Part 1: Why did Datuk Azhar replace Tan Sri Sulaiman as FGV chairman and what is Datuk Azhar’s track record?




Tan Sri Dato’ Seri Dr. Sulaiman Mahbob, the former Chairman of Felda Global Ventures Bhd. (FGV), is an accomplished, capable and honest man.


He has served the government for over 38 years, including as Director-General of the Economic Planning Unit, Secretary-General of Ministry of Domestic Trade and Consumer Affairs and acted as director or Chairman of Malaysian Investment Development Authority (MIDA), Petronas, Federal Land Development Authority (FELDA), Malaysia Insurance Deposit Corporation (PIDM) and Multimedia and Communications Commission.


Most importantly, for a company in such dire need of repair as FGV, Tan Sri Sulaiman is also an honest man, having served as the first founding President of the Institute of Integrity Malaysia (IIM), where he established programmes to promote a culture of ethics and integrity in the government and private sector, in line with the Government’s National Integrity Plan.


So why was a capable, honest, experienced and loyal government servant relieved of his all-important duty of trying to turn FGV around?


Especially as he has considerable turnaround experience such as the key role he played in guiding the country out of the Asian Financial Crisis in 1997-98, when he was the Head of Secretariat at the National Economic Action Council (NEAC)?


Granted, Tan Sri Sulaiman was merely acting Chairman but the board could have requested for more time and formalised a new contract so the necessary consistency and stability might have helped right the ship.


Instead, no such thing has happened, and another new entrant has come into the picture: former MRT Corp CEO Datuk Wira Azhar Abdul Hamid. It will be a trying time for FGV’s long-suffering farmers and shareholders. They will now have to wait and see whether the new candidate has the necessary commitment, ability and integrity to turnaround a company as under-pressure as FGV.




Since qualifying as a Fellow Member of the Association of Chartered Certified Accountants (UK) and the Malaysian Institute of Accountants in 1988-99, Datuk Azhar appears to have not sat in a role much beyond three years. Not as an Internal Audit Manager at British Telecom Plc (UK, 1989-1991). Not as Head of Internal Audit and Head of Finance, Malaysian Cooperative Insurance Society Ltd (1992-1994).


And likely not at Sime Darby Group, where despite a seven-year stint (1994-2001), he was involved in three roles, a rough average of just two years in each position (Financial Controller, Sime Tyres International Sdn Bhd; Business Development Director, Sime Conoco Sdn Bhd and Group General Manager, Engineering, Oil & Gas Division)


The same occurs at his next role as Group CEO, Pernas International Holdings Bhd (2001-2002), before returning to Sime once again for another seven-year stint, but this time in even more jobs (seven in total spanning Food, Plantations, Tractors Malaysia and Heavy Equipment).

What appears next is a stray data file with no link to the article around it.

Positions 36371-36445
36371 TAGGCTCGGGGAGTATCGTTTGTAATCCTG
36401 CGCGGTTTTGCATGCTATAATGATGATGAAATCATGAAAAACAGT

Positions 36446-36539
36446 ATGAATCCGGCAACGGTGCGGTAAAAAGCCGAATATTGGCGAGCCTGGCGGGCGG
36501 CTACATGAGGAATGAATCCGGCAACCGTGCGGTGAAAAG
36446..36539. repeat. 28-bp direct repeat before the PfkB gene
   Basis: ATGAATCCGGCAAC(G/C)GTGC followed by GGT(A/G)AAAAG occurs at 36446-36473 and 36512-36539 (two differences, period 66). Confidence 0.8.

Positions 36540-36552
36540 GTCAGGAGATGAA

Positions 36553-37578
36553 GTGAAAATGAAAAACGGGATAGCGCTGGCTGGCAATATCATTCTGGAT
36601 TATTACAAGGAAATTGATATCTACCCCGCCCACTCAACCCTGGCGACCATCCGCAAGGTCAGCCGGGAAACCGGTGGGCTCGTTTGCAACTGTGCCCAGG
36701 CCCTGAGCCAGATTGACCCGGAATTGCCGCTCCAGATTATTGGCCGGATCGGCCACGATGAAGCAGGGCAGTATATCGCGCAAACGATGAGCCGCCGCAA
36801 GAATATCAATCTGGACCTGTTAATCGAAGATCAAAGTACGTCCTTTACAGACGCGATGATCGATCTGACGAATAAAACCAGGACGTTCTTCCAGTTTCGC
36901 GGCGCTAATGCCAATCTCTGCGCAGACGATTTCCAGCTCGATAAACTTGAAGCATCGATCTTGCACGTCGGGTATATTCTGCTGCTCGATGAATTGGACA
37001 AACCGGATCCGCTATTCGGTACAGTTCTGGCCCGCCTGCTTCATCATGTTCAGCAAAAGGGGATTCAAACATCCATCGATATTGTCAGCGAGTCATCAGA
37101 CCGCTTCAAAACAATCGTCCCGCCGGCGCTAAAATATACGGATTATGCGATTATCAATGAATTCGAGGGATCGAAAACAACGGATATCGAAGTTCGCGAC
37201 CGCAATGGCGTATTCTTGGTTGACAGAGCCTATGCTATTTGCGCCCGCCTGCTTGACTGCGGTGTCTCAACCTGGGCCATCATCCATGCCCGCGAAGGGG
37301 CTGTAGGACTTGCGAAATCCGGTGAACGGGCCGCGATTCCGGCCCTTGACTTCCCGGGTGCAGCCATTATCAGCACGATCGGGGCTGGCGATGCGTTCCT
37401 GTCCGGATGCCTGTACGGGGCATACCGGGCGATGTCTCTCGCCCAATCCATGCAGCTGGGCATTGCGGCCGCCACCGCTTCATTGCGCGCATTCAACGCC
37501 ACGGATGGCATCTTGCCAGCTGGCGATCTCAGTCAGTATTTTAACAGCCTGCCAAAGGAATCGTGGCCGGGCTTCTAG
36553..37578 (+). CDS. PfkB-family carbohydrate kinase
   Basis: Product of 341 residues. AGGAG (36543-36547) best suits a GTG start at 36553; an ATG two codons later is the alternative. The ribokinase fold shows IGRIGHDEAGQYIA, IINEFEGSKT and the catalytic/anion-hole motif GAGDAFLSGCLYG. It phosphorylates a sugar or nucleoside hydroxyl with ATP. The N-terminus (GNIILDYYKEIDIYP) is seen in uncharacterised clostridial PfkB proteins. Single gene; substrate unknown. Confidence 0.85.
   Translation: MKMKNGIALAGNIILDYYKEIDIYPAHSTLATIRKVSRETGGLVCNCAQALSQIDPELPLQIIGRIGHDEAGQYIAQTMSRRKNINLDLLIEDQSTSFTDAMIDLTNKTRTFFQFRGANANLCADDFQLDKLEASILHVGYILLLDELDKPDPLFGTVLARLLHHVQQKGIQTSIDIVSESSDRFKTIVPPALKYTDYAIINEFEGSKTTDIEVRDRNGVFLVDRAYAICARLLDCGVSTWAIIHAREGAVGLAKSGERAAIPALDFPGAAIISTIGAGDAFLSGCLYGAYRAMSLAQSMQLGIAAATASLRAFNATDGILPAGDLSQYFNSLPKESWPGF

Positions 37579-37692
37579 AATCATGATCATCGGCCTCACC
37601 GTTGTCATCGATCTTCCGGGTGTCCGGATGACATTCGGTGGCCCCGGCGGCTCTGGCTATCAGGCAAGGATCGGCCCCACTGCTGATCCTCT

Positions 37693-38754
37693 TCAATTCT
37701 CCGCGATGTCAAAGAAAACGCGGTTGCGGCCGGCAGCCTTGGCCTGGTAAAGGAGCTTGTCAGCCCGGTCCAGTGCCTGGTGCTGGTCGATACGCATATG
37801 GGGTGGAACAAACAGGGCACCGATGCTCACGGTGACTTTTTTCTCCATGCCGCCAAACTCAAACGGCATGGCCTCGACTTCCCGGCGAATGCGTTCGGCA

His longest stint (2007-2010 ) was as Chairman of the Malaysian Palm Oil Association but that ended once he became CEO of Mass Rapid Transit Corporation Sdn Bhd (2011-2014), his most prominent role until now.


That was a three-year stint until he once again left, this time to join Tan Sri Syed Mokhtar Al-Bukhary’s Group of Companies, first as President/Group Managing Director of Tradewinds Corp Bhd (2015-2016), then as its Chairman (2016-2017) before moving on to Group Managing Director of Malakoff Corp. Bhd (2016-2017) before his current job as FGV Chairman.


While Datuk Azhar has accumulated many years of experience in agribusiness and plantations, will he stick around long enough to turn around an ailing FGV?


Or will he leave again before his job is finished?




On May 25, 2017, The Edge reported, citing a source, that Datuk Azhar had left Tradewinds “quite suddenly” and could not be contacted for a comment by the reporter. While Tradewinds was not a public company, its sister company Malakoff, where his last post was, is.


On 30 June 2017, Malakoff announced that Datuk Azhar had resigned “due to personal and professional reasons”, barely thirteen months after his appointment, and no further explanation was given to shareholders for his departure. One possible reason was the poor financial performance at Malakoff during his tenure.


When Datuk Azhar took over the reins in May 2016, Malakoff’s share price was around RM1.64. When he left, the price had fallen to RM1.06, a 35% drop in slightly over a year. Perhaps, the share price was mirroring the financial performance of the company.


In the quarter ending June 2017, the month of his departure, earnings per share had dropped to 2.07 sen a share, down from 2.59 sen a year earlier, when he had taken on the role. Dividends had also fallen to 2.50 from 3.50 the year before. In fact, For the first six months of 2017, accumulated earnings per share had fallen to 4.04 sen a share from 4.27 sen the year before.


Was the poor performance the reason behind his departure? And if so, does this make Datuk Azhar the right man to chair FGV?


In the second of this three-part series, an examination of how Datuk Azhar performed at MRT Corp and how well he stacks up against his global rivals.


Submitted by: TruthPrevails


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